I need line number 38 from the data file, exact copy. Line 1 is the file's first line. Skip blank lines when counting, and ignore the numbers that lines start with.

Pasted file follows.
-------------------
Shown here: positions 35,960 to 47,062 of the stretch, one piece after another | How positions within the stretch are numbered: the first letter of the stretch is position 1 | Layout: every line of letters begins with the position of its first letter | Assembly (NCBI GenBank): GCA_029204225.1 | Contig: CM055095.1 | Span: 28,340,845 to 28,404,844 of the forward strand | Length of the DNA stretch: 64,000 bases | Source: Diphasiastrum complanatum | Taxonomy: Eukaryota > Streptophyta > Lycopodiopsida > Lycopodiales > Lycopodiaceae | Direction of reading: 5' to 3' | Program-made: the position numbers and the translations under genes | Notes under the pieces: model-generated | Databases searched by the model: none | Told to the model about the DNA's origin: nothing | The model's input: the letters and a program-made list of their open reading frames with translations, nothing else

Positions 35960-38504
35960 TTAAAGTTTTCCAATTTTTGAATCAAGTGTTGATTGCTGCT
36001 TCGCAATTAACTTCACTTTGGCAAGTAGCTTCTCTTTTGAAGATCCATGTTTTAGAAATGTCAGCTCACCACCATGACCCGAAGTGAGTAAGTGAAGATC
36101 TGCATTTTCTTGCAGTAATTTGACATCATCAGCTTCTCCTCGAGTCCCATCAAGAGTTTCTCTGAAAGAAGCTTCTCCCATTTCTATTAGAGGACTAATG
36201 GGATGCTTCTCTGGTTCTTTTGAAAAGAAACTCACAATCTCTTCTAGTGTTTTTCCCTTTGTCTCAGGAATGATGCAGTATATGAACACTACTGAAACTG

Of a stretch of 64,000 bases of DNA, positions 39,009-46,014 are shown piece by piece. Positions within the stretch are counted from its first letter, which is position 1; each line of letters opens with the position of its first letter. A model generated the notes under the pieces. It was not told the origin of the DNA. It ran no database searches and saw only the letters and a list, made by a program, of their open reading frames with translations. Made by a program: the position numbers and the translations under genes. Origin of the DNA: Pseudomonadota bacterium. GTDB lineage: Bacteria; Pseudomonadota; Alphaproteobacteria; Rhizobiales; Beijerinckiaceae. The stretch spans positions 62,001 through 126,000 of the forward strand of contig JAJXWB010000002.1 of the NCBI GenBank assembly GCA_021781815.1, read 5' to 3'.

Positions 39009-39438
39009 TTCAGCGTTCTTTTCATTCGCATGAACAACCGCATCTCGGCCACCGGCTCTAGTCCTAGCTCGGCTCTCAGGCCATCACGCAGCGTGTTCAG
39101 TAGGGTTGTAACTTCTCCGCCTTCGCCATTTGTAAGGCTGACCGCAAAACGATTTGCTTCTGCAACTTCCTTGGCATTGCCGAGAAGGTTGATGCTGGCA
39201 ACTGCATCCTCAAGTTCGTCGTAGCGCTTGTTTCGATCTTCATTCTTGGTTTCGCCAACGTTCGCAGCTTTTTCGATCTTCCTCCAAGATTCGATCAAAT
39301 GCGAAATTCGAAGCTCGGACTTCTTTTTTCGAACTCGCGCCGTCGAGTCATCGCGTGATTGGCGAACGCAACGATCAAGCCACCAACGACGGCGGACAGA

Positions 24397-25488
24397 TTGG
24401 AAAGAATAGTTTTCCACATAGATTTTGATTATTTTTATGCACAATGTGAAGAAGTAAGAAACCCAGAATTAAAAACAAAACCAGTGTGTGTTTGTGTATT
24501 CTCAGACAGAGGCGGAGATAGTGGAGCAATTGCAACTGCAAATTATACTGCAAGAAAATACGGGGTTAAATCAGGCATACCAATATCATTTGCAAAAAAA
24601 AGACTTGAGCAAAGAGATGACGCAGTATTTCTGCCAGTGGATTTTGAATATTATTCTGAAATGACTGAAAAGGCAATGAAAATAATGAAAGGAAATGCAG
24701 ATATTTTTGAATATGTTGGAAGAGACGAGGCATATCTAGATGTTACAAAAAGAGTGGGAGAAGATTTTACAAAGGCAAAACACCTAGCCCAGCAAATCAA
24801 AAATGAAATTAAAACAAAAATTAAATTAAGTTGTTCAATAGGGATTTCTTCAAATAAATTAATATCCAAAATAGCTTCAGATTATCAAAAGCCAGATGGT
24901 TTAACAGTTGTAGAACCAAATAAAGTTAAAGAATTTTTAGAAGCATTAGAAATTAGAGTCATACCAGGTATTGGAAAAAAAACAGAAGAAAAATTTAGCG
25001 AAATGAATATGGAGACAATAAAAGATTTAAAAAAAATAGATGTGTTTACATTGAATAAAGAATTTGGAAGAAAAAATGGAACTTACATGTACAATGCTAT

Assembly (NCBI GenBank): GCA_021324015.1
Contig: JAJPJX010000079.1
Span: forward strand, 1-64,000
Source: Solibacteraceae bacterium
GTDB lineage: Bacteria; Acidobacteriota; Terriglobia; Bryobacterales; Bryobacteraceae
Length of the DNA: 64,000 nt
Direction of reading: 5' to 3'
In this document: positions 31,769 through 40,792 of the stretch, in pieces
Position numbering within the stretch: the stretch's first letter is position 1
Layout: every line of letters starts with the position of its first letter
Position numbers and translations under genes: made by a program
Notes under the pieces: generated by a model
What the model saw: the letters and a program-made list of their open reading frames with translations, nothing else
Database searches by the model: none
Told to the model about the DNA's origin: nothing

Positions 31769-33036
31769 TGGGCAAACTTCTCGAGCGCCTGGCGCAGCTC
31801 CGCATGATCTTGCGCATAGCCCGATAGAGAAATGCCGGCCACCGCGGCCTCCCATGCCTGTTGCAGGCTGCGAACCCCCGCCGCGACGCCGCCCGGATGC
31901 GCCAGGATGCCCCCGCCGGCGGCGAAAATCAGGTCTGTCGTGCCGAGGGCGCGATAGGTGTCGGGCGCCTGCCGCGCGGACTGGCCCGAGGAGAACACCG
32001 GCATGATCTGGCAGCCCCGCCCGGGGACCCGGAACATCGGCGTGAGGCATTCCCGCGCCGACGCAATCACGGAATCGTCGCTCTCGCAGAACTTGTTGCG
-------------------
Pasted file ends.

31769 TGGGCAAACTTCTCGAGCGCCTGGCGCAGCTC